A gut feeling: Malaysia’s WonderBrew aims to double kombucha sales this year amid pandemic
The firm surpassed last year’s sales of RM200,000 (US$48,000) in June.
WonderBrew started operations in November 2018, producing local flavours of the fermented functional beverage to cater to Malaysia’s population.
The firm has ambitious plans to expand its reach to the masses, marketing as a health drink as well as an alternative to sugar-sweetened beverages.
Joseph Poh, founder of WonderBrew told FoodNavigator-Asia: “Kombucha is still in its infancy phase in Malaysia, but we see encouraging response from consumers who drink for the health benefits, but at the same time also genuinely enjoy the drink.”
Kombucha is a fermented beverage typically made from tea, sugar and SCOBY (Symbiotic Colony Of Bacteria and Yeast). Some companies add fruits and herbs for flavour. WonderBrew adds cold pressed juices to its kombucha.
As a fermented beverage, it contains probiotics as well as antioxidants from the tea. Poh said he had gut problems such as indigestion and discomfort which kombucha helped relieved.
In addition, kombucha is a good alternative to soda that are typically high in calories and sugar.
In Malaysia, the most obese country in South East Asia, the government is also encouraging its citizens to adopt a healthier lifestyle by refraining consumption of sugary drinks. In September last year, the government introduced a sugar tax on sugar-sweetened beverages.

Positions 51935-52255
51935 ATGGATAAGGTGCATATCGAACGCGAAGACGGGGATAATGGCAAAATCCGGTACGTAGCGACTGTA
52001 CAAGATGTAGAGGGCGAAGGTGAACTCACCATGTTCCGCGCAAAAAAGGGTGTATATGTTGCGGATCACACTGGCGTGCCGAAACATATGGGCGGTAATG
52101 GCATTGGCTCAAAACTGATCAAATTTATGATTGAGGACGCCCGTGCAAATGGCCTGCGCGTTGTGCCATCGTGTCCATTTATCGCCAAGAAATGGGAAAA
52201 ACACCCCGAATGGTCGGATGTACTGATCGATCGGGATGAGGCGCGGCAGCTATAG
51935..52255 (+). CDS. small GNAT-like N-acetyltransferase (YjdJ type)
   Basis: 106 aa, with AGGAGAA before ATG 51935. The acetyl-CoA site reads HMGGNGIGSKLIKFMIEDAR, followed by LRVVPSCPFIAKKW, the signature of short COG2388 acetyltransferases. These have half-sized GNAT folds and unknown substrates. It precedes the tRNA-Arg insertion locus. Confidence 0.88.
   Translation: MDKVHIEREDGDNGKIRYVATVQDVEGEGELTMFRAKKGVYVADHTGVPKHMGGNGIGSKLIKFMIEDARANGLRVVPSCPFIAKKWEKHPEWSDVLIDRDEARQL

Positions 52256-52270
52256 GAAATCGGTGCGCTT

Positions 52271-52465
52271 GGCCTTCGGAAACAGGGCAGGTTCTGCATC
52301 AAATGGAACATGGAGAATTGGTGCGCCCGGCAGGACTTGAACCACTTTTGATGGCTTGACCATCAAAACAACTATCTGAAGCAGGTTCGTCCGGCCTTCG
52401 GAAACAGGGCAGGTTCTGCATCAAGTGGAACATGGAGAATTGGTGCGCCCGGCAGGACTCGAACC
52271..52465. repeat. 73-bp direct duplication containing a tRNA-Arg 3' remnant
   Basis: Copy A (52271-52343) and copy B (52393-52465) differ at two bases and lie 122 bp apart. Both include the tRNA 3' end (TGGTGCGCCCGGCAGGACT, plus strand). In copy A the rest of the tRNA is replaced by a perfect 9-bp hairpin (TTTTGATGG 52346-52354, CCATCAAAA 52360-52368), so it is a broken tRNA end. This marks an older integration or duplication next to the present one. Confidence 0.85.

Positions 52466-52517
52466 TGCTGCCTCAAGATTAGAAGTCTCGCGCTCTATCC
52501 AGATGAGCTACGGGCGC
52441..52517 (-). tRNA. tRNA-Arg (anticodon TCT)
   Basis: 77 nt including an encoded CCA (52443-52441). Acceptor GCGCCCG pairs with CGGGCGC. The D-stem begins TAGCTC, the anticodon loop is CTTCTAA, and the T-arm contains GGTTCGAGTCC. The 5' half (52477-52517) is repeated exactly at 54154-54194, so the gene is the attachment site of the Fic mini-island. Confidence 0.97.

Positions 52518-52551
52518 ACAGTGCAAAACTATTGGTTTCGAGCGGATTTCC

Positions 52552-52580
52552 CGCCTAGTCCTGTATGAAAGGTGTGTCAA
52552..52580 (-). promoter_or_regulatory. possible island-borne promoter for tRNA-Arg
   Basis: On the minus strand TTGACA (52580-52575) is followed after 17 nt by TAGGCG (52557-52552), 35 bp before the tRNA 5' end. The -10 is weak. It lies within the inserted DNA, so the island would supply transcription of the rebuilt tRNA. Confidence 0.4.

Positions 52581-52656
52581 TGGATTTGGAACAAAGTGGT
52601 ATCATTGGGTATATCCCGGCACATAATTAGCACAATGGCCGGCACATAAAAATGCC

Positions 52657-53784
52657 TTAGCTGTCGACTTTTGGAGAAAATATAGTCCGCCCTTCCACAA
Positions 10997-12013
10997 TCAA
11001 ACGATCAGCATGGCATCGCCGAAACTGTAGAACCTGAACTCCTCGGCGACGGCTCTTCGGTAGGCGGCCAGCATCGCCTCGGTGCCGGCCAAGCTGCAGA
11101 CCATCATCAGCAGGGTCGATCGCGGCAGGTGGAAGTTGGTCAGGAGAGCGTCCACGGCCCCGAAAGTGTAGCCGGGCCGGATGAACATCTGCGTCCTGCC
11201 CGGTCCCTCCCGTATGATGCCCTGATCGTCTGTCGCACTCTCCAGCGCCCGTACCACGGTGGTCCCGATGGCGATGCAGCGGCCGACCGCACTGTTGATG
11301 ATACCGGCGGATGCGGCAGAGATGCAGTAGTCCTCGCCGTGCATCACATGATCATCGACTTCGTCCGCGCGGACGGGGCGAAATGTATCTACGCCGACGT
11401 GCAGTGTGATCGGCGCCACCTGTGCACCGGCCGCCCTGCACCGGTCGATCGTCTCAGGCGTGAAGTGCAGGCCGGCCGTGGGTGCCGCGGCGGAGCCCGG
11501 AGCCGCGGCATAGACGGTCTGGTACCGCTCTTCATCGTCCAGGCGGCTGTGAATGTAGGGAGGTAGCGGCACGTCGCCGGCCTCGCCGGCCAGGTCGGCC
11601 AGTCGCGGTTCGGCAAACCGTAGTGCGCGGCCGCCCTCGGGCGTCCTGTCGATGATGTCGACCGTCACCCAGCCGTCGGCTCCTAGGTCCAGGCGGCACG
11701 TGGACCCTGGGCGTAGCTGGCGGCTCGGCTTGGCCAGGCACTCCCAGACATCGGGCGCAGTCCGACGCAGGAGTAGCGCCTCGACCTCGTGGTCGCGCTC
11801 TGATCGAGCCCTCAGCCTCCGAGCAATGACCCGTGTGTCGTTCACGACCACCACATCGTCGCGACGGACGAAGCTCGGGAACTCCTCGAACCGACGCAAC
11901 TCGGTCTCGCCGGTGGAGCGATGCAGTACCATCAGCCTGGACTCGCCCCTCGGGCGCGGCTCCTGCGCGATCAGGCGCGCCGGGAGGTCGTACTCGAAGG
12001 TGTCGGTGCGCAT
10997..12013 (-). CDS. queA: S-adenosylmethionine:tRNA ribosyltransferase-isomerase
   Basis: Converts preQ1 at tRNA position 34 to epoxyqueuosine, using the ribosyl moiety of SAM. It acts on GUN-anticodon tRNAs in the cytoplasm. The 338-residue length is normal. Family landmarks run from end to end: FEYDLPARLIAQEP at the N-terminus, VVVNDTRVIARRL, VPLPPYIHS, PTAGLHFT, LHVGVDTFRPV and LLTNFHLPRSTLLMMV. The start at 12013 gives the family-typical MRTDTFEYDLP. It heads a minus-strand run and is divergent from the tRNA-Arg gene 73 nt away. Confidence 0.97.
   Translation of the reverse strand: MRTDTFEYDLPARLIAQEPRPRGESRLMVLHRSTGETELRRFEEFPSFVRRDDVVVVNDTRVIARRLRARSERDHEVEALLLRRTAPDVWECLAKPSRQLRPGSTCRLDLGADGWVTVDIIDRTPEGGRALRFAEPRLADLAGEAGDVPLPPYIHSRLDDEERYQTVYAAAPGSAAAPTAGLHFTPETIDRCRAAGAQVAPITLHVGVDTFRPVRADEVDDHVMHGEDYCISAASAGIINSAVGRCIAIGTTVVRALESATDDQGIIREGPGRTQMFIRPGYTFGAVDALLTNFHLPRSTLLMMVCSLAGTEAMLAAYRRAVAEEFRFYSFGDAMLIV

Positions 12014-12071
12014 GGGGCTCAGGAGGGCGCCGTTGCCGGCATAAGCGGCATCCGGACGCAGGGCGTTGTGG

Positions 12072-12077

As WonderBrew’s kombucha is low in sugar, it was not imposed with the tax.
To encourage greater consumption of kombucha in the country, WonderBrew is positioning it as a beverage for the masses, with the brand focusing on cost, taste, and accessibility.
“We want to target this drink to the masses, teenagers, kids, mums, parents, working adults, health enthusiasts.”
According to Poh, the firm wants to differentiate itself from the imported kombucha brands mostly catering to the Western lighter taste buds with pomegranate or blood orange flavours.
He described Malaysians as having heavier taste buds and that those flavours would not suit the local taste.
Hence, the firm created seven localised flavours such as passionfruit spearmint, butterfly pea lemongrass, and most recently Tambun pomelo which was launched in August.
Poh added that the company is also working on more than 20 formulations. The company sources its fruits and herbs locally. Some ingredients such as its tea are sourced overseas.
Cost and accessibility
Another pain point to address was the high cost of kombucha beverages in Malaysia.
According to Poh, imported kombucha products typically cost around RM15 (US$3.65) and mostly sold in upscale grocery stores targeting the premium customers.
WonderBrew’s kombucha retail for around RM12.90 (US$3.10) in more than 100 locations nationwide, which includes grocery stores, cafes, restaurants, co-working places, health stores and hair salons. Convenience stores are in the pipeline for the company.
In addition to physical presence, the firm decided to expand its e-commerce presence earlier in March which proved timely when the unexpected pandemic hit Malaysia, causing the country to implement its Movement Control Order (MCO) as a preventive measure, effectively closing all non-essential business.
For WonderBrew, that was almost half of its sales channels shut down.
The brand is now working with key opinion leaders, and its beverages are now sold through its website, e-commerce platforms such as Go Shop, Shopee, and upcoming with Grab.
It is also the first kombucha company in Malaysia to receive halal certification. The firm has plans to expand into Singapore in the next three years.
WonderBrew was rebranded from Scoby Farm which was founded in 2016. With the rebranding, the focus was on being a sustainable business. The firm is using recycled glass bottles as well as composting food waste collected during its kombucha production.